MSG Casci discusses personal definitions of "Character""I am so pleased to be a part of this process. During our classes we talk a lot about doing what's right and knowing what the right thing is. What we've learned is that it all boils down to treating people with dignity and respect. That’s the bottom line. By the time problems have gotten to a level that the Commander must become involved, there are things that really could have been handled sooner and at lower levels. I hope that's one of the things that people learn this weekend: give feedback so that it doesn't continue, so that it stops at the lowest level."

As Instructor CMSgt LaRue’s years with the Washington Air National Guard draw to a close we get a unique perspective: "As a person approaching retirement, I'd like to say, I feel that I am leaving the Washington Air National Guard in very good hands based on my assessment of the highly-qualified individuals that have attended this seminar."Instructors impart their experience to this new generation of NCOs

Only a handful of other states offer this type of additional training. MG Frank Scoggins, the Commander of the Washington Air National Guard is very enthusiastic about these programs, which all concentrate on issues of vision, character, ethics, fairness, and professional conduct. These issues are presented and discussed in keeping with the circumstances that confront the Washington Air National Guard.

All the Instructors and guest speakers are members, or retired members, of the Washington Air or Army National Guard, and every training event begins with an address by a member of the Washington National Guard senior command, most often MG Scoggins himself. Since the programs are not standard USAF courses, attendance is not required for promotions. None of the programs are meant as a substitute for required USAF training or Professional Military Training (PME).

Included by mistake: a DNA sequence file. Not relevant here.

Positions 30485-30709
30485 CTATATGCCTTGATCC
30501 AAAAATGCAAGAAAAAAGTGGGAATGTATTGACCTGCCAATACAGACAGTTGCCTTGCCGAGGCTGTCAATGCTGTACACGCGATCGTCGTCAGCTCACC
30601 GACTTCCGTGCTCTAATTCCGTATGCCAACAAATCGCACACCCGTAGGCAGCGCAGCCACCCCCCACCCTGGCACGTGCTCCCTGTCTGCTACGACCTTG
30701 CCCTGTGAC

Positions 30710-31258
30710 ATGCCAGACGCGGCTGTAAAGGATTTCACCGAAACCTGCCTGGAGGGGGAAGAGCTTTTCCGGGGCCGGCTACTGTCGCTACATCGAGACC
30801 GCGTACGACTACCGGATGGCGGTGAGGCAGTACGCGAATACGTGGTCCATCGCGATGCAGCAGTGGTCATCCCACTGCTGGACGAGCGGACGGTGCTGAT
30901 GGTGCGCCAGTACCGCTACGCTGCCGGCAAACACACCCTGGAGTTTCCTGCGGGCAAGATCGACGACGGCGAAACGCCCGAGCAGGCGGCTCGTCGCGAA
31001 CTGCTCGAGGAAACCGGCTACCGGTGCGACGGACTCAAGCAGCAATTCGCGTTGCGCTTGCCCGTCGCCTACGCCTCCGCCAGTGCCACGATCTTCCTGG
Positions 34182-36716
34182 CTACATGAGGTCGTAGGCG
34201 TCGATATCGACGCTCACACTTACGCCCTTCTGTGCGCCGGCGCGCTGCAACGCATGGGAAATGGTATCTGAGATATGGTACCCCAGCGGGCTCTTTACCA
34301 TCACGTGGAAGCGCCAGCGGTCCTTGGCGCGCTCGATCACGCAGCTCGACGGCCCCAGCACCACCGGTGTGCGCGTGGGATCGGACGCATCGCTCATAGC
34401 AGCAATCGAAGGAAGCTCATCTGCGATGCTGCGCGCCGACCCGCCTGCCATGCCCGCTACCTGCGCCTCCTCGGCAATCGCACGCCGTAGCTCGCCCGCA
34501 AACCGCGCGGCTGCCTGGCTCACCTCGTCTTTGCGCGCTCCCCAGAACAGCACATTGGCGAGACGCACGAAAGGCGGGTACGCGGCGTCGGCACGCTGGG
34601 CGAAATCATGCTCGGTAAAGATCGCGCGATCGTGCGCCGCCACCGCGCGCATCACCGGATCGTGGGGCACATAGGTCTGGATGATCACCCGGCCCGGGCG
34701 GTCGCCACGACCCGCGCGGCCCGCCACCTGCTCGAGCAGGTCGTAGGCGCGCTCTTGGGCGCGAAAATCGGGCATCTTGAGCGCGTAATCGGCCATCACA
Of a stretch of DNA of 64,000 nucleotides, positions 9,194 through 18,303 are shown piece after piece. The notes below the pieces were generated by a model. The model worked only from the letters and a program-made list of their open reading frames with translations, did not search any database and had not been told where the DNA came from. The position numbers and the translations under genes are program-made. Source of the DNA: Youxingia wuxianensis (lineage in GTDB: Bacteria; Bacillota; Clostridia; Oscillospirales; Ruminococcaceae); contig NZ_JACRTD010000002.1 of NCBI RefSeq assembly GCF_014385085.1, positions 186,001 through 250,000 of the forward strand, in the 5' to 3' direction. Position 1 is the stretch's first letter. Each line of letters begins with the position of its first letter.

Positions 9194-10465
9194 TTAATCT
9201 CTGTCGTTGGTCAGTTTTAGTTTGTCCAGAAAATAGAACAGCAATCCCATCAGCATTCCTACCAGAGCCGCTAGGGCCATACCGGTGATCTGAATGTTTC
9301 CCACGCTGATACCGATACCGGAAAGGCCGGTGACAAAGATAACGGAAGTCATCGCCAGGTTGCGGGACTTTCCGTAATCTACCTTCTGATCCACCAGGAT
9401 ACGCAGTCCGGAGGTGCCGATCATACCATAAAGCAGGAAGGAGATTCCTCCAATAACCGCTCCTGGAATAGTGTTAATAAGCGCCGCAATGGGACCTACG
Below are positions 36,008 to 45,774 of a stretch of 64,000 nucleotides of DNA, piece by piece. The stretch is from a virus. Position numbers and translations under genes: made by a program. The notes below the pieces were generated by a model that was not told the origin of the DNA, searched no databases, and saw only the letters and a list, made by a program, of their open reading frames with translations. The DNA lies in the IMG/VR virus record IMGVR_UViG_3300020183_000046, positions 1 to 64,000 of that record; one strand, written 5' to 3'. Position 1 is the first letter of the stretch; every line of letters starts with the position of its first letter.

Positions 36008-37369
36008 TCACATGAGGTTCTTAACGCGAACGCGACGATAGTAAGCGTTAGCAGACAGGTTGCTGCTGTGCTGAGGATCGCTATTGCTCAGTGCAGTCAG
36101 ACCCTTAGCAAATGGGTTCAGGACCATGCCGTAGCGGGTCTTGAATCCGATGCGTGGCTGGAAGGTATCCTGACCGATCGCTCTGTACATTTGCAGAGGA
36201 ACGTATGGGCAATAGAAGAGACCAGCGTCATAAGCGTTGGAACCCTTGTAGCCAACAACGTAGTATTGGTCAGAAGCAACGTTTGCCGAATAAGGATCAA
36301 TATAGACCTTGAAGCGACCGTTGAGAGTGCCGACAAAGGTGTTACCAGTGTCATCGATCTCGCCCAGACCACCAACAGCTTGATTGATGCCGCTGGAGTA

Students established new relationships that will last throughout their careersAlthough the NCO-LA is not a required course, there is never a shortage of students for this world-class series of seminars.     In the years when there is no NCO-LA held, the Education and Training Office holds an Officers Leadership Academy. The team also conducts seminars for Chief Master Sergeants, First Sergeants, Airmen, and First Line Supervisors of the Washington Air National Guard.

COL Steven Dal Porto, who, in his civilian life, is the Superintendent of a school district in Eastern Washington, organized the NCO-LA and heads the Education and Training Office.

The two other members of this special team are MSgt Deonne Hardy and CMSgt Craig Weddle.


Here are a few comments from some of the students...

Student SSgt Frank Chaco, 215th EIS, Everett; "I thought it was a fantastic program. It was more, much more than I expected. I'm going to go home and immediately put it to use. I thank everyone who put this together."

Student SSgt Troy Hopper, WADS, McChord AFB; "I thought it would be more of the same stuff you always hear about, but now that I've been here, I've found it very enjoyable. I’ve taken a lot more out of it than I was expecting to. The instructors have all been wonderful and entertaining, very informative, very easy to talk to.Graduation... just the beginning! I’ll recommend this to the rest of my shop."

Student TSgt Lisa Voie, 116th ASOS, Camp Murray; "I'd love to see others take these classes. I think that if we go back and teach others what we've learned, it will help make our workplaces more effective. Also, I think everyone learns something about themselves when you are dealing with the ‘Seven Effective Habits of Highly Successful People’ and how to better deal with different personalities."

Student SSgt Steven R. Paulsen, 241st CES, Camp Murray; "I wasn't particularly looking forward to coming here to begin with. But after getting over here, I can truly, honestly say that I'm glad I came as a supervisor, hopefully on his way up. I knew I had some communication problems and had your standard difficulties in expressing myself. It was nice to have all these seminars, especially on things I knew I could improve on. I didn't realize that everyone else had these same challenges."